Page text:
Vertical mergers are deals between buyers and sellers or a combination of firms that operate at different stages of the same industry. One such example is a merger between a supplier of data and the company controlling the means through which that information is supplied to consumers, such as the merger between Time Warner, a content-driven firm owning a number of popular magazines and AOL, the world’s largest internet portal company at the time of the deal.
There is often less common knowledge between the two companies in a vertical deal, although there may still be some small degree of shared clients and suppliers, plus some previous shared employee movement. Cultures are likely to be very different.
“Different types of mergers and acquisitions are driven by different goals.”
Conglomerate mergers take place between unrelated companies, not competitors and without a buyer / seller relationship. This type of merger was common in the past, but has fallen out of favour with shareholders and the financial markets except as practiced by some hedge funds and private equity houses. When they do occur, they can benefit greatly from the more creative uses of business intelligence. For example, detailed scenario planning involving simulations based on high-quality information can identify unforeseen issues that can drive such deals and provide a logical rationale.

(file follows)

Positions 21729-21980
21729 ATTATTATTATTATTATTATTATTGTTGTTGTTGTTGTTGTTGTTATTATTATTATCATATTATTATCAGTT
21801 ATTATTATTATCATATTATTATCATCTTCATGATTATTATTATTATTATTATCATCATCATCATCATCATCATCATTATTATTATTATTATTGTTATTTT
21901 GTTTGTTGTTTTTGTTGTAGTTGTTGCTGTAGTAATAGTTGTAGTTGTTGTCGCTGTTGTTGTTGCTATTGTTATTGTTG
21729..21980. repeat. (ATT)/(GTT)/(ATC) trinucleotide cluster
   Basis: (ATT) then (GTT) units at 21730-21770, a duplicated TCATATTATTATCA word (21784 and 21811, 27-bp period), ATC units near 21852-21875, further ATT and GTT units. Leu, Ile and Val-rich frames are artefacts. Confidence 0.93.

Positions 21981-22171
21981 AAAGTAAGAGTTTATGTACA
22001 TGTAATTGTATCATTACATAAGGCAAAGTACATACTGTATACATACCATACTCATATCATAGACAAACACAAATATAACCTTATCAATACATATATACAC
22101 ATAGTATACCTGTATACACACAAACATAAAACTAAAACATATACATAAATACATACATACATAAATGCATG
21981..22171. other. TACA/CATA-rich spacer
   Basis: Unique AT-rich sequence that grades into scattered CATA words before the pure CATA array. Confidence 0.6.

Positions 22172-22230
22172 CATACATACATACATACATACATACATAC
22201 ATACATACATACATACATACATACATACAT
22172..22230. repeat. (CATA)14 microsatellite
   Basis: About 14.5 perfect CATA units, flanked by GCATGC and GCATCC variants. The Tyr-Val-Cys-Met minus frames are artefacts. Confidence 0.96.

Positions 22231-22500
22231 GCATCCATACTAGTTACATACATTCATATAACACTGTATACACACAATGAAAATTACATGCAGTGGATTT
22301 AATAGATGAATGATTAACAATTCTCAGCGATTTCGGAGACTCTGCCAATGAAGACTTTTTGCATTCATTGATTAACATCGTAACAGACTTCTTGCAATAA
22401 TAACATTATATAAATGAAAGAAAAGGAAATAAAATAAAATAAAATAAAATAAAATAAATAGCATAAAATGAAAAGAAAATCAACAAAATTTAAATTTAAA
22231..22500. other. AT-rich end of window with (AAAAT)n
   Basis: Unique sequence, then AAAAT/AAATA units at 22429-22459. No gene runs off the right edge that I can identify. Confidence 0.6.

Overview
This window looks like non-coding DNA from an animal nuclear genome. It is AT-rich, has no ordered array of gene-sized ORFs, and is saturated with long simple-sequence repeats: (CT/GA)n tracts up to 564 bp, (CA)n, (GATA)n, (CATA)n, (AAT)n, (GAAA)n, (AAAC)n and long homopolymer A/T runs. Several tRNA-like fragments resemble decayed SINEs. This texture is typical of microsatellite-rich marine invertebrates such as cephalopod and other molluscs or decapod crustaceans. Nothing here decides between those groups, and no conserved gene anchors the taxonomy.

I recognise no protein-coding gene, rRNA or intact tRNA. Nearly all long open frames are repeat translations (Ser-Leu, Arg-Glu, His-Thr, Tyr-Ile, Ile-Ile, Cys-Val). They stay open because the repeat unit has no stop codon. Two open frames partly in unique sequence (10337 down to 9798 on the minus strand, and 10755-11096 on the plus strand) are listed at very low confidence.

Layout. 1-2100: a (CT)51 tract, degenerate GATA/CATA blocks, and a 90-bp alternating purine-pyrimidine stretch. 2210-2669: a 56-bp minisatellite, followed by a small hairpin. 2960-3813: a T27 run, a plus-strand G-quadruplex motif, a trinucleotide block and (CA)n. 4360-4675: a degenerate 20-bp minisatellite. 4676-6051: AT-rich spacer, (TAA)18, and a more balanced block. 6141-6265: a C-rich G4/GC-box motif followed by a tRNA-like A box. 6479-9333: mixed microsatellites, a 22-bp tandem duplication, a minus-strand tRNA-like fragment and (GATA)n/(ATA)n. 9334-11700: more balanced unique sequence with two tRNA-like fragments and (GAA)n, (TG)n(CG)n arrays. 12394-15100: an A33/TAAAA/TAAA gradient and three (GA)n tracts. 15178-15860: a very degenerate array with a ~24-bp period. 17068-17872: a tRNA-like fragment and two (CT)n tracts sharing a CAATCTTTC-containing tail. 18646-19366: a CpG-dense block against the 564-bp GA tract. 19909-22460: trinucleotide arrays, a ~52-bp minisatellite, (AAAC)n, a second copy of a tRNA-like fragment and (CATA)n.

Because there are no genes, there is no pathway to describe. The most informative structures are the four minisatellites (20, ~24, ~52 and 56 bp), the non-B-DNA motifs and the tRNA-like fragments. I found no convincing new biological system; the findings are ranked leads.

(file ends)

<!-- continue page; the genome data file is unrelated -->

WORTH THE RISK?
M&A deals are risky. A full merger or acquisition should be attempted only when there is a compelling reason because the odds of success are so low. There’s the tendency to overpay when acquiring another company. For bidder and target alike, it is critical to use the intelligence function as an integral element of the process.